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Routine glucose assessment in the emergency department for detecting unrecognised diabetes: a cluster randomised trial

N Wah Cheung, Lesley V Campbell, Gregory R Fulcher, Patrick McElduff, Barbara Depczynski, Shamasunder Acharya, John Carter, Bernard Champion, Roger Chen, David Chipps, Jeff Flack, Jen Kinsella, Margaret Layton, Mark McLean, Robert G Moses, Kris Park, Ann M Poynten, Carol Pollock, Debbie Scadden, Katherine T Tonks, Mary Webber, Chris White, Vincent Wong and Sandy Middleton
Med J Aust 2019; 211 (10): 454-459. || doi: 10.5694/mja2.50394
Published online: 18 November 2019

Abstract

Objective: To determine whether routine blood glucose assessment of patients admitted to hospital from emergency departments (EDs) results in higher rates of new diagnoses of diabetes and documentation of follow‐up plans.

Design, setting: Cluster randomised trial in 18 New South Wales public district and tertiary hospitals, 31 May 2011 – 31 December 2012; outcomes follow‐up to 31 March 2016.

Participants: Patients aged 18 years or more admitted to hospital from EDs.

Intervention: Routine blood glucose assessment at control and intervention hospitals; automatic requests for glycated haemoglobin (HbA1c) assessment and notification of diabetes services about patients at intervention hospitals with blood glucose levels of 14 mmol/L or more.

Main outcome measure: New diagnoses of diabetes and documented follow‐up plans for patients with admission blood glucose levels of 14 mmol/L or more.

Results: Blood glucose was measured in 133 837 patients admitted to hospital from an ED. The numbers of new diabetes diagnoses with documented follow‐up plans for patients with blood glucose levels of 14 mmol/L or more were similar in intervention (83/506 patients, 16%) and control hospitals (73/278, 26%; adjusted odds ratio [aOR], 0.83; 95% CI 0.42–1.7; P = 0.61), as were new diabetes diagnoses with or without plans (intervention, 157/506, 31%; control, 86/278, 31%; aOR, 1.51; 95% CI, 0.83–2.80; P = 0.18). 30‐day re‐admission (31% v 22%; aOR, 1.34; 95% CI, 0.86–2.09; P = 0.21) and post‐hospital mortality rates (24% v 22%; aOR, 1.07; 95% CI, 0.74–1.55; P = 0.72) were also similar for patients in intervention and control hospitals.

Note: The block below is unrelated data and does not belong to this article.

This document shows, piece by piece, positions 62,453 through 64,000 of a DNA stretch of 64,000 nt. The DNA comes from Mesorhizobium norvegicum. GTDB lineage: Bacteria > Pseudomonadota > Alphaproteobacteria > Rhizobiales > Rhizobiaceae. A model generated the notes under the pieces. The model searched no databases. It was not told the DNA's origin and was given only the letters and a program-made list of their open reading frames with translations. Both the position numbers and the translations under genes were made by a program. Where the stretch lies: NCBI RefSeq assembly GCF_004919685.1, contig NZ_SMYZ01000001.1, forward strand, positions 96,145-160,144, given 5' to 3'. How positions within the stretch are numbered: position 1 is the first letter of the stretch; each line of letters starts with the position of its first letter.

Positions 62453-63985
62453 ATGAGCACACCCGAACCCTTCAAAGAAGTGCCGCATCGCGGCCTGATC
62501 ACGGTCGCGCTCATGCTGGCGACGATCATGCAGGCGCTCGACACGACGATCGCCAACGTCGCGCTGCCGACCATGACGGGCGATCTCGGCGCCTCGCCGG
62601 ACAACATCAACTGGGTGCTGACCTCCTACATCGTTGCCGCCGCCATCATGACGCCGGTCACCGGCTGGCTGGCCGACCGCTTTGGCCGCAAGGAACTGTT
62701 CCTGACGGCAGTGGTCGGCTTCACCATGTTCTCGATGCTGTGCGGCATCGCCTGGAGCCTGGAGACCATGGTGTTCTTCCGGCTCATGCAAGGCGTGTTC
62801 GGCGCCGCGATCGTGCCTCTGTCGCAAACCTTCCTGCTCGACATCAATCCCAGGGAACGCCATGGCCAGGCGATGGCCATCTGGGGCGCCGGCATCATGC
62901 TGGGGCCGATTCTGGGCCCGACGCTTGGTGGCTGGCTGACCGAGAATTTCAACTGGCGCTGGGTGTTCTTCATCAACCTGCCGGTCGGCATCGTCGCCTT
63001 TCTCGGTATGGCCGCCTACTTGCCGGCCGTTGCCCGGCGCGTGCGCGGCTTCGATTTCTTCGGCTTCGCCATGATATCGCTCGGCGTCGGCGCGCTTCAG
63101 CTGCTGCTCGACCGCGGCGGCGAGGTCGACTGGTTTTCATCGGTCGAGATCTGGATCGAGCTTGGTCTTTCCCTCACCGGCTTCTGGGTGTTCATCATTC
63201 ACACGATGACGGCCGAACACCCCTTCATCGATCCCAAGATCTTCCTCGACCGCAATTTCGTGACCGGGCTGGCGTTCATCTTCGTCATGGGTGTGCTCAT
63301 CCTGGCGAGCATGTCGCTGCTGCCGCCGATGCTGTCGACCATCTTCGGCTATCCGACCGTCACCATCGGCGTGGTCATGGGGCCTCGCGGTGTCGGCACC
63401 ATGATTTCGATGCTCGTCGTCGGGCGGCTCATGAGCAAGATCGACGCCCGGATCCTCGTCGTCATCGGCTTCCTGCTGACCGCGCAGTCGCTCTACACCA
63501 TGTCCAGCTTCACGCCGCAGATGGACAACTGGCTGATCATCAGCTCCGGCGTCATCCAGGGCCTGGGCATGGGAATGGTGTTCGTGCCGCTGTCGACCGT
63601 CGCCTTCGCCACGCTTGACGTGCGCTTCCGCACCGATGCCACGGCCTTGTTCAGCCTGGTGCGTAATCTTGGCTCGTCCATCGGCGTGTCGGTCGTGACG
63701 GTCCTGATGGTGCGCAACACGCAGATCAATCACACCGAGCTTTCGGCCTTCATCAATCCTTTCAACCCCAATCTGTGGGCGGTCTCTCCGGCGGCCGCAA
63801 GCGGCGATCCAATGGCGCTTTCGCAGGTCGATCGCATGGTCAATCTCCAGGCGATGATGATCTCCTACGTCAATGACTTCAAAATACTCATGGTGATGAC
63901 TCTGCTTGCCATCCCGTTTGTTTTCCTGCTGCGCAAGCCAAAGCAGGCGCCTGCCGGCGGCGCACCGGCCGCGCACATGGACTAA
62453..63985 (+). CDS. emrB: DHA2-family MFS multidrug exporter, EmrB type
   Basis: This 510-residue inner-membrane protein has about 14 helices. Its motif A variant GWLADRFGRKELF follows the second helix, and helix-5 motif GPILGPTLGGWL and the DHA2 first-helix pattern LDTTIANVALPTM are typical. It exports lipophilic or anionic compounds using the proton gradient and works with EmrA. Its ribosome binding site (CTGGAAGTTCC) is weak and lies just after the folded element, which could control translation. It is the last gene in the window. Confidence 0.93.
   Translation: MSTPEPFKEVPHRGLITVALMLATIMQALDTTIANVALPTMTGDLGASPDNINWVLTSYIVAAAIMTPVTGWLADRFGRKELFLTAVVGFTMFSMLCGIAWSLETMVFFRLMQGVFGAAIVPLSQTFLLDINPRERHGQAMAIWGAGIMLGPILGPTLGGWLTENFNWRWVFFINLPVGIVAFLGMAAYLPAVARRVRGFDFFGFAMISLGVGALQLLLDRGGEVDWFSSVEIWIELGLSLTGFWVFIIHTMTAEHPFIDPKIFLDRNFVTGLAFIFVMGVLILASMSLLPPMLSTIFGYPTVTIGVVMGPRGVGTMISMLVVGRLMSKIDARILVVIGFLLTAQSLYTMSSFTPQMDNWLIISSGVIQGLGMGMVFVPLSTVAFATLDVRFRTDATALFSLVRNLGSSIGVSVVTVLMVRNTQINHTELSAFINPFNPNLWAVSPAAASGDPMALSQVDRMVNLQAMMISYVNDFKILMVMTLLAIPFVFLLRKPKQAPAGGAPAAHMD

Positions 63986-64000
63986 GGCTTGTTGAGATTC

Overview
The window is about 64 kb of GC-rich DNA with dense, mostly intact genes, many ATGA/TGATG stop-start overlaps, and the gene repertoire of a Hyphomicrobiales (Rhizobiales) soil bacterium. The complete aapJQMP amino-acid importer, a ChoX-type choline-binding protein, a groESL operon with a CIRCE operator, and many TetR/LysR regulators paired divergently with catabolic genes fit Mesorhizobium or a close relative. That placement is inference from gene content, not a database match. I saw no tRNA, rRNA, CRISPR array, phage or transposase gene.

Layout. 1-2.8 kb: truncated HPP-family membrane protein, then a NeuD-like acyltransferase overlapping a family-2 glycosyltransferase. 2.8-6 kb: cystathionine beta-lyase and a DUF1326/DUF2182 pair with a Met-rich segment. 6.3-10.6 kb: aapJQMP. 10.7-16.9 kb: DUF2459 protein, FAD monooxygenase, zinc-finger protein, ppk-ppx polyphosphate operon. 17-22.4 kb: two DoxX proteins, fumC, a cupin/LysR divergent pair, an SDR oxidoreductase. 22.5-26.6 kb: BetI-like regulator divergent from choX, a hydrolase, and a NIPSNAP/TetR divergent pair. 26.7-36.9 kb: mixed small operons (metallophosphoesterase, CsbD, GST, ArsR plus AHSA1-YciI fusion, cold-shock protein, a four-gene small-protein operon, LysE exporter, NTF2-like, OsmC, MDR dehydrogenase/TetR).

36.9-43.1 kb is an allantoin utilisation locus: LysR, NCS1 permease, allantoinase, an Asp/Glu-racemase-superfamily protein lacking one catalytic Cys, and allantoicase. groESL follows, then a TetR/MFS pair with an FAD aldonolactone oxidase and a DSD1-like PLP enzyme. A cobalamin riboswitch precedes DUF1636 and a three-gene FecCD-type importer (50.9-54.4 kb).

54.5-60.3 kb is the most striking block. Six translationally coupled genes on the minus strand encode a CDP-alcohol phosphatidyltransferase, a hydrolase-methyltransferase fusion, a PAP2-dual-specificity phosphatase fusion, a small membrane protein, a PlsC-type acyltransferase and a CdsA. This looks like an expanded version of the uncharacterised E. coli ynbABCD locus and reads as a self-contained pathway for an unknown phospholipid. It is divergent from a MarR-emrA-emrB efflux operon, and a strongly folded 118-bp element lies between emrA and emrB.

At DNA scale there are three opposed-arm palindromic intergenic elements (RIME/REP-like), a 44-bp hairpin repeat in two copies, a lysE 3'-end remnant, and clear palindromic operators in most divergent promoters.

Conclusion: Glucose and HbA1c screening of patients admitted to hospital from EDs does not alone increase detection of previously unidentified diabetes. Adequate resourcing and effective management pathways for patients with newly detected hyperglycaemia and diabetes are needed.

Trial registration: Australian New Zealand Clinical Trials Registry, ACTRN12611001007921.

The known: Hyperglycaemia is common among hospital patients and may indicate undiagnosed diabetes.

The new: Routine blood glucose assessment of patients admitted to hospital from emergency departments led to 31% of patients (243 of 784) with newly detected hyperglycaemia (≥ 14 mmol/L) being diagnosed with diabetes. Adding automated requests for HbA1c assessment and notification of hyperglycaemic patients to diabetes services did not increase the proportion of patients diagnosed with diabetes and followed up.

The implications: Routine blood glucose assessment and notification of diabetes services are not sufficient for effectively identifying and caring for emergency department patients with previously unrecognised diabetes.

 

As many as one‐quarter of hospitalised adult patients are known to have diabetes.1,2,3,4 Hyperglycaemia in patients without previously diagnosed diabetes is also common; for instance, 12% of 2030 patients in one American hospital had newly identified hyperglycaemia.1 In an Australian study of 6187 patients admitted to a tertiary hospital from its emergency department (ED), 141 of 5192 patients without known diabetes (2.7%) had blood glucose levels in the diabetic range (≥ 11.1 mmol/L).3 Patients with newly identified hyperglycaemia may have unrecognised diabetes, or they may have stress hyperglycaemia, which usually resolves spontaneously after the acute illness has ended.

Hospital hyperglycaemia is strongly associated with adverse outcomes, but patient outcomes can be improved by effective glucose management.5 Detecting hyperglycaemia also provides an opportunity for diagnosing unrecognised diabetes, commencing its management, and averting its complications. In two studies including glucose screening of ED patients without diagnosed diabetes, 21 of 35 patients (68%) with random glucose levels of at least 6.9 mmol/L6 or 13 of 36 (36%) with levels of 7.0 mmol/L7 or more were diagnosed with diabetes following further testing.